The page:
TV sports playing doubleheader


TV sports producers are winning two of the toughest games in town-keeping the hearts of viewers and developing new digital content for the Internet age.

Even as other programmers fear losing ground to the any time/any program possibilities of online content, leading television sports executives yesterday said they are full of ideas for keeping regularly scheduled TV the favored avenue for sports junkies.

"Live sports are the true last bastion of appointment television," said Mark Cuban, owner of the Dallas Mavericks and the founder of

Don Ohlmeyer, producer of Monday Night Football, agreed. "Will networks get a 30 share in prime time ever again? No." he said "But the ratings for the Super Bowl are still enormous." He noted that a rating point in 1965 delivered only 650,000 viewers, whereas today it brings 2 million, greatly dampening the impact of network share erosion due to the plethora of cable channels added in the past 35 years. "Advertisers pay more today than ever."
Still, constant innovation to keep audiences engaged is critical and the digital technology will help TV sports coverage keep its lead.

Enhancements such as the virtual first down marker and online sports updates and video streaming of archived events or action not carried on TV will be critical, they say.

"We ask people in sports what's missing," from TV coverage, said Larry Novenstern, EVP of Sportvision, the company that created the virtual first down line. His company now has a number of on-air enhancements in the works including putting global postioning satellite transmitters in every NASCAR vehicle at the Daytona 500 to allow real time Internet tracking and video.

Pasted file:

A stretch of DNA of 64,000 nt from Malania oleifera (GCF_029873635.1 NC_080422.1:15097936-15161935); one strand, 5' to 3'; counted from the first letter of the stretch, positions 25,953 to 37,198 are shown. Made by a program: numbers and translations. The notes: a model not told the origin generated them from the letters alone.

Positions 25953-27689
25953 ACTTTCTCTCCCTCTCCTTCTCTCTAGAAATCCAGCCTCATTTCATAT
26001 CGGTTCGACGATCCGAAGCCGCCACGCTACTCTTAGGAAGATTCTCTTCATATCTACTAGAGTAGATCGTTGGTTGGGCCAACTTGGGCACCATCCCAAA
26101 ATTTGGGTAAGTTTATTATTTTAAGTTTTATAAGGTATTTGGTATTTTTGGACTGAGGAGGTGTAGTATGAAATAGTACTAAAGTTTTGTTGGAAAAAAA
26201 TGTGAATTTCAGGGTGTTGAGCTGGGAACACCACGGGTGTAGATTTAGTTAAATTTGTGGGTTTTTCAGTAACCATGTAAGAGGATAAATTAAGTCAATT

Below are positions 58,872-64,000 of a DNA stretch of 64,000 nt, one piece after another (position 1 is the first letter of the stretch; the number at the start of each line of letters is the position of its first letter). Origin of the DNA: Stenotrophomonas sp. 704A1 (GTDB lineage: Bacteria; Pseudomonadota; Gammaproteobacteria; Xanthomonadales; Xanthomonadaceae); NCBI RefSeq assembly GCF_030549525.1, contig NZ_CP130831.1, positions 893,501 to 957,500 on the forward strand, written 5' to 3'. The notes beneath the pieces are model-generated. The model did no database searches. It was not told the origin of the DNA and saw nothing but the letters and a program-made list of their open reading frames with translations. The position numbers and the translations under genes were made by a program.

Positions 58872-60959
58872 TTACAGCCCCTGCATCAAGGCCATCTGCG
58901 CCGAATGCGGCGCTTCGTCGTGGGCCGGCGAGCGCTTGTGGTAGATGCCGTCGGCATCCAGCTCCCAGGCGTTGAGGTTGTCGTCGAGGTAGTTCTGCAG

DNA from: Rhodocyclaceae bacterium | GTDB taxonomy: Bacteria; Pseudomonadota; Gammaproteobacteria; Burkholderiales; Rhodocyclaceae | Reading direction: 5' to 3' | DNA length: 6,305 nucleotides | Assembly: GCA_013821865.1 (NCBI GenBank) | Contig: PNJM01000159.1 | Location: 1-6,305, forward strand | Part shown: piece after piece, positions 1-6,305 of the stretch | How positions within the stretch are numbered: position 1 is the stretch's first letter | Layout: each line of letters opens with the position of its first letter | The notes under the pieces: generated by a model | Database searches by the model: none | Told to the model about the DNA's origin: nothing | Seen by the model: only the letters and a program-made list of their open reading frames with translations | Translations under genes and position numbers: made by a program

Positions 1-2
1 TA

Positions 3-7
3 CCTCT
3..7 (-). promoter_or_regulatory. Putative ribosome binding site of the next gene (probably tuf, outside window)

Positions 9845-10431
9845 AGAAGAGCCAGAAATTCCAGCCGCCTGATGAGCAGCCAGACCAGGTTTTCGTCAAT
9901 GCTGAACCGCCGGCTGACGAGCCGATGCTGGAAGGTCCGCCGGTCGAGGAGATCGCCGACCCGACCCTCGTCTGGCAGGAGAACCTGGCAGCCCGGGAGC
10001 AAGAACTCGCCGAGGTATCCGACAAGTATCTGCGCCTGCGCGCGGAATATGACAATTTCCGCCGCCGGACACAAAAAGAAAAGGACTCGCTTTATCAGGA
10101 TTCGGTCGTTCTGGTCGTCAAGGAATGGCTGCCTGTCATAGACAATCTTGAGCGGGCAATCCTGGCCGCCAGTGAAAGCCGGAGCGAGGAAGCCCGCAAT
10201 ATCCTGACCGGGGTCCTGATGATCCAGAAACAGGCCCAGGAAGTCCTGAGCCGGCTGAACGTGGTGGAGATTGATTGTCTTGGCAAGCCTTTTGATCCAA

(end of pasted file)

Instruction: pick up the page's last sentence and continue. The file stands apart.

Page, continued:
Donna Orender, SVP of TV production for the PGA Tour, said golf offers a perfect marriage between traditional TV and online content because only 10 hours of a 40-hour tournament are ever covered on TV. In March the PGA and NBC will debut a data engine that allows online viewers to track any play in the event, regardless of whether the player is ever shown on TV.

Novenstern suggested that digital enhancement also provides a great opportunity for TV advertisers to "integrate" themselves into the actual coverage of the event.

Ohlmeyer, on the other hand, warned that advertising add-ons can create "clutter crap" such as "this first down brought to you by . . .There are negative associations when viewers feel that an advertiser is trying to horn in on a moment it has no business being in," he said.

Cuban said the digital "killer app" for TV sports will be high-definition television, a view that would shock most TV station executives. Cuban argued that the pictures are so entrancing that viewers will go the trouble and expense to add over-the-air antennas to get HDTV sports coverage. After installing the 30 contraptions they will never again look at Internet coverage or even cable as a replacement for broadcast coverage. "You're back to a limited distribution environment that is the "core of the big rating events."

Turning from ones and zeroes to X's and O's, Ohlmeyer said he was encouraged by his new announcer lineup for Monday Night Football, which includes love-him or hate-him color guy Dennis Miller.
"The word `fun' is creeping back into the night," he said. "When was the last time anyone was talking about a line from Monday Night Football on Tuesday morning?"
Ohlmeyer said Miller "came a long way" as a commentator, and dismissed TV critics who lambasted the decision to add an announcer with no playing or coaching experience. "Dennis is the voice of the knowledgeable fan," he said. - Bill McConnell